Not very many comic books open their centennial issue with the main character's head being crushed and his body being torn in half, but that's exactly how writer Robert Kirkman and artists Ryan Ottley, Cliff Rathburn, John Rauch and Rus Wooton begin "Invincible" #100. From there, all bets are off and the traditional treatment of comic book milestone stories ceases to exist.
Kirkman fills "Invincible" #100 with thirty pages of non-stop story peppered with surprises and excitement that make this comic book a real page-turner. In addition to the adventure and intrigue surrounding the apparent demise of the lead character, Kirkman establishes a new tone for this series going forward in a manner that welcomes all readers.
"Invincible" is as unapologetic a superhero comic as is available on comic book racks today and Kirkman layers in the philosophical debate of hero versus villain, shaded by perception and intent. It may seem like a common comic book philosophy question to be addressed, but when the comic book opens with Dinosaurus popping Invincible's noggin like a grape, philosophy and motive aren't high on the list of "Other Things I Think Will Be in This Comic." Some interesting points are made and boosted by the visual of having Invincible appear to himself and readers as having an out-of-body experience.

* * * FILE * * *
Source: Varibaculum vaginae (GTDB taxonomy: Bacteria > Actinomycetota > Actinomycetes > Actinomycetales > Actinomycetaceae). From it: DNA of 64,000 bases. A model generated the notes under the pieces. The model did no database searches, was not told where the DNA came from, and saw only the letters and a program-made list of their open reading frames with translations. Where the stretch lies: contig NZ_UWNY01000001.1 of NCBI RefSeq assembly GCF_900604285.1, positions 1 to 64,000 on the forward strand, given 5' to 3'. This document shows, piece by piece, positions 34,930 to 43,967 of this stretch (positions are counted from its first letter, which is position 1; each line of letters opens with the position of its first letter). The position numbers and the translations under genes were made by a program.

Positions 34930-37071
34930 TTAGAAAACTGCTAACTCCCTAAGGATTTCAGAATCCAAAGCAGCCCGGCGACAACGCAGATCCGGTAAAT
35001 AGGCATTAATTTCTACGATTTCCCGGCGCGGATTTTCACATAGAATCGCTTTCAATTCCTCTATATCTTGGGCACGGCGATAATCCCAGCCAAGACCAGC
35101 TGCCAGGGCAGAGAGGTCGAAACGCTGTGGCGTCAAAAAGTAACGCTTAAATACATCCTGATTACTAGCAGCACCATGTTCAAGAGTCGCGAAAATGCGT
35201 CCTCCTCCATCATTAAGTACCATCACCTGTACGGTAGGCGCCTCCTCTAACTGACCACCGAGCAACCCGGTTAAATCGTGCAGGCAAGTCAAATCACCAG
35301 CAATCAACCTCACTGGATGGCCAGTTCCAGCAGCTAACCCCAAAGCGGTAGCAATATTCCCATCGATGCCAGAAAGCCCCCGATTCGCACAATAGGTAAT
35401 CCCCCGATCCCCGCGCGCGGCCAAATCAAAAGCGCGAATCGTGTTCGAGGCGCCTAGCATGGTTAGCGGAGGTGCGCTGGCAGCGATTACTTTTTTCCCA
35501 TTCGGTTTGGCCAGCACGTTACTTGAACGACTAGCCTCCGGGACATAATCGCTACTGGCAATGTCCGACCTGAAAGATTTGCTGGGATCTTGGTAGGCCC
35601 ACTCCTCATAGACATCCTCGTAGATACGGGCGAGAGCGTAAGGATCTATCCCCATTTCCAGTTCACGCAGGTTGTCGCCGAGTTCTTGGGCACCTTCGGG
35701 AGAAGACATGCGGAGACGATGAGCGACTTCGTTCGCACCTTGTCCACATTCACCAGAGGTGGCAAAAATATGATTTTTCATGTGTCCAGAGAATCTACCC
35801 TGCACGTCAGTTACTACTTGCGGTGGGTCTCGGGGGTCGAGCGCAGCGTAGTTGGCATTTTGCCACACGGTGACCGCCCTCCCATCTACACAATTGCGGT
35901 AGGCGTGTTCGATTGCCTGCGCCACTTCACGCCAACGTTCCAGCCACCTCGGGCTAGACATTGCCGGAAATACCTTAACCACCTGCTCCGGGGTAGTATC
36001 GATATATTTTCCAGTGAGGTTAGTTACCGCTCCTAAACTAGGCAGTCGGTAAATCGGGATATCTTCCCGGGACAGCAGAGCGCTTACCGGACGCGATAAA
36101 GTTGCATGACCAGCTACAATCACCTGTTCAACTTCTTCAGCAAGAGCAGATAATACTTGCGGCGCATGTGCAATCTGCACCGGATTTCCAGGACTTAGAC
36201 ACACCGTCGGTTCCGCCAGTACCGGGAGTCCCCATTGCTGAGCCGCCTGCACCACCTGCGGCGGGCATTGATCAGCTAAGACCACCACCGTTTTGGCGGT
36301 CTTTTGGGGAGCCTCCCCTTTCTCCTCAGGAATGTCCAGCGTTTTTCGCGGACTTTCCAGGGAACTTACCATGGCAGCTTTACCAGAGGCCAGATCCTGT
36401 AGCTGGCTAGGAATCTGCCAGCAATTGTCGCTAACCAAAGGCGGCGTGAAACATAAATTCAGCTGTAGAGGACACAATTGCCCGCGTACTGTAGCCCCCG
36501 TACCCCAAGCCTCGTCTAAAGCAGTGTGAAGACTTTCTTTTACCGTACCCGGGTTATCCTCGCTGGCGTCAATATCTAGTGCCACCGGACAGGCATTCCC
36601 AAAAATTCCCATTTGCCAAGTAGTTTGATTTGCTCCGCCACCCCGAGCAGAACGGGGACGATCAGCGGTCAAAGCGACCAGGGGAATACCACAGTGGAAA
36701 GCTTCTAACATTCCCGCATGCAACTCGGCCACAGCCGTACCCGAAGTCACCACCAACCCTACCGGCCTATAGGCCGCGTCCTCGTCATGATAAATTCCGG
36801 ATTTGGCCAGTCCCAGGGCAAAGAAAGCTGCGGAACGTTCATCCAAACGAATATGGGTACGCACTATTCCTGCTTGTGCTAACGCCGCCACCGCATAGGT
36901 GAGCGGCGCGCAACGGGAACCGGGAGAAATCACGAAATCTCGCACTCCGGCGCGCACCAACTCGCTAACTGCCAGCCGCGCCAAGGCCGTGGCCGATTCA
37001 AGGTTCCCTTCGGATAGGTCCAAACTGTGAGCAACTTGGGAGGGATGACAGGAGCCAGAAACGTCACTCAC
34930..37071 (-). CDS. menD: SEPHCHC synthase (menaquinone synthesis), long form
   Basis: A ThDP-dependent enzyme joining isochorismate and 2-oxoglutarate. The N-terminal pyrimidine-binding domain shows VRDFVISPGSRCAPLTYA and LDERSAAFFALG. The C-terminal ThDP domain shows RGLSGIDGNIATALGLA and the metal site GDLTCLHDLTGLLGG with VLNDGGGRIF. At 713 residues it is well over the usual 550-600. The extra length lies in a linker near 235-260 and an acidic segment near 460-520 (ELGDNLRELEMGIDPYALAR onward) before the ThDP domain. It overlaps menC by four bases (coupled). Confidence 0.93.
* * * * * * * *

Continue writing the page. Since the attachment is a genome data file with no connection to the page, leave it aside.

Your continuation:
That visual is simply Invincible on a field of black, drawn by Ryan Ottley, inked by Cliff Rathburn and colored by John Rauch. The choice to depict Invincible in costume throughout the sequence makes the scene even more striking. It also directs more attention onto the thoughts and ideas Invincible shares. Ottley's Invincible is dynamic and heroic, a fun visual that really stands out when inked by Rathburn and colored by Rauch. Additionally, the art team fully visualizes the world around Invincible, from Dinosaurus to the toppled fridge following Atom Eve's emotional outburst when she learns of Invincible's demise.
The wonderful part of "Invincible" #100 is that as boldly as the issue begins, it continues to deliver surprises. Kirkman and company have crafted a deep story for "Invincible" #100 with no recaps, but plenty of information about the universe Mark Grayson inhabits. Answers are given in this issue, but new questions are asked and new challenges introduced as "Invincible" positions itself for a brand new direction. This isn't your standard-issue milestone comic celebration. There are no cover gimmicks (other than artistic variants) no pin-ups, no reprints. "Invincible" #100 is simply a straight-forward comic book adventure that pushes a protagonist to the limits and steps back to observe the resulting excitement and adventure.